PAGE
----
E3 2011 Coverage: Atari reinvisioning the classics

Juxtapoz // Thursday, 09 Jun 2011

Ask pretty much anyone with a heartbeat what Pong is, and you are all but guaranteed to get a correct answer. When you are the pioneer of not only consoles, but also some of the most internationally recognized titles in the world, it's a shame when you are left behind in the modern age. But Atari is making a return this year, by re-imagining some of their most popular titles.

All text by Nick Lattner / Juxtapoz Video Game Editor

The classic version of Warlords, developed in the 1980s, was a cabinet style game consisting of two castles deflecting fireballs to destroy each other's walls. Almost a combination of loved titles, Pong and Breakout, this title had some truly dedicated fans. The objective is to destroy your opponents walls protecting their castle. With this new version the classic elements are still there, even allowing you to play in a Classic mode, but have had enough new elements added to keep the attention of even the most ADD of teenagers. Not only can you deflect the onslaught of fireballs, but now you can also capture, charge up and discharge them directly at your intended target.  The castles are no longer your only line of offense/defense either; little characters called Snoots are constantly pouring out of your castle. Following your rally Snoot, he carries a little flag around, they can both tear down your enemies walls, and repair your own walls. But beware, the dark knight spawns randomly around the map, and along with the fireballs can destroy your Snoots. 

While the Snoots are controlled via the right thumb stick, the wall shield is controlled with the left.  Your fingers and eyes will be bouncing back and forth like a bullet fired in a shipping container trying to keep up with the frenzy of things to do in each session. Available on both the Xbox Live Arcade and the PlayStation Network this summer.




Centipede: Infestation
A new spin on the original cabinet style space shooter, Infestation brings the fight back to ground level. In this top down shooter, you are fighting an array of space bugs, with an assortment of weapons, coming at you from every direction. You collect weapons as they drop from defeated enemies, and can switch between them via the D Pad. Weapons are not the only things enemies drop though; power ups such as flower styled auto turrets can also be scattered around the level as you play.  You can also be joined by a buddy in the co-op mode of the game. 

They also brought back the techno/grunge 8-bit sounding music back into the mix. Coming to the Wii and 3DS this fall, even in the pre-alpha stage that we played, I could spend hours playing this game.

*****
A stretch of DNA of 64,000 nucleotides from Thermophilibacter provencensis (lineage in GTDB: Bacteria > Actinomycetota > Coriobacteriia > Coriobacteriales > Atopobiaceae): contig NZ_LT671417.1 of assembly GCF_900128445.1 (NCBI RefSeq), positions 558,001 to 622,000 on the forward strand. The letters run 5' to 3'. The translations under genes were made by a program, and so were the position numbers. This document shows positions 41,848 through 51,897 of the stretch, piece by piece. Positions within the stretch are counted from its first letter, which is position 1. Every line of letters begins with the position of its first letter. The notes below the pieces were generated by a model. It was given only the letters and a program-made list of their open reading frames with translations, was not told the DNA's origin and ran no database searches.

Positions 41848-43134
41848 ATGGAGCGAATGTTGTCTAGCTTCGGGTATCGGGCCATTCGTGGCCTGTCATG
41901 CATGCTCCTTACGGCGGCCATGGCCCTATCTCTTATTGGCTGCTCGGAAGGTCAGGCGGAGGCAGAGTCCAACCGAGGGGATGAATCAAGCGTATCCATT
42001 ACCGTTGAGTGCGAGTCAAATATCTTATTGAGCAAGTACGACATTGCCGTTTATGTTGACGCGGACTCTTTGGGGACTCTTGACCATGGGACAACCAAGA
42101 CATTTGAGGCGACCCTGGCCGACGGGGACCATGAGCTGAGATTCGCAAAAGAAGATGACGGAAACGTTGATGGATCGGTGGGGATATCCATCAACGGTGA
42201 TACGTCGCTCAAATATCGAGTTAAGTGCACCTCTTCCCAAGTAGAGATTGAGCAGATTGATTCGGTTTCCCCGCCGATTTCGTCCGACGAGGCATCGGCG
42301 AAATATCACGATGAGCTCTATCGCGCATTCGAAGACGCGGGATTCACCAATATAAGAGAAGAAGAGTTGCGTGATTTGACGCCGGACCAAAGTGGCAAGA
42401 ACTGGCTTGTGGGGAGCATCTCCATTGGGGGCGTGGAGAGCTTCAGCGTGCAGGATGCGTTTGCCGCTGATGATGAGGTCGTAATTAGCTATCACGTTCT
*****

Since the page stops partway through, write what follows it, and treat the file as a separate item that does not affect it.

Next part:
Gamma World
Originally a pen a paper style game, Atari has brought back the mutation based game with a twist. This time it's a FPS, a huge leap from the original, but with some throwback elements to the original. The mutations are still there, but now they determine which power-ups are at your beck and call during your rampage through this post-apocalyptic world. For instance, the character available in the version we saw, was a half-breed between a Yeti and a Radiation Infected Man. Yielding him a claw slashing power-up, as well as the ability to release a poisonous cloud of gas to infect enemies. 

You can also defend your self with an arsenal of weapons that you start off equipped with, and can pick up along the way. The ones that you can pick up are more of the "whats around me that I can hit someone with" variety, such as a parking meter, or bacon wrapped baseball bat (not kidding). The depth of field when using the zoom feature of weapons was pretty impressive for a gaming company new to the FPS genre of games.  And did we mention that the enemies you are fighting are mutations them self. Everything from giant man pigs called porkers, to hares equipped in riot gear.  The goal of the game is to find what they are calling "Omega Tech" scattered around the levels, which are responsible for the current state of affairs that the world is in. 

Bringing this pen and paper game in the modern age as a FPS is a daunting task, and I can't wait to see the finished product. Coming before the end of the year.




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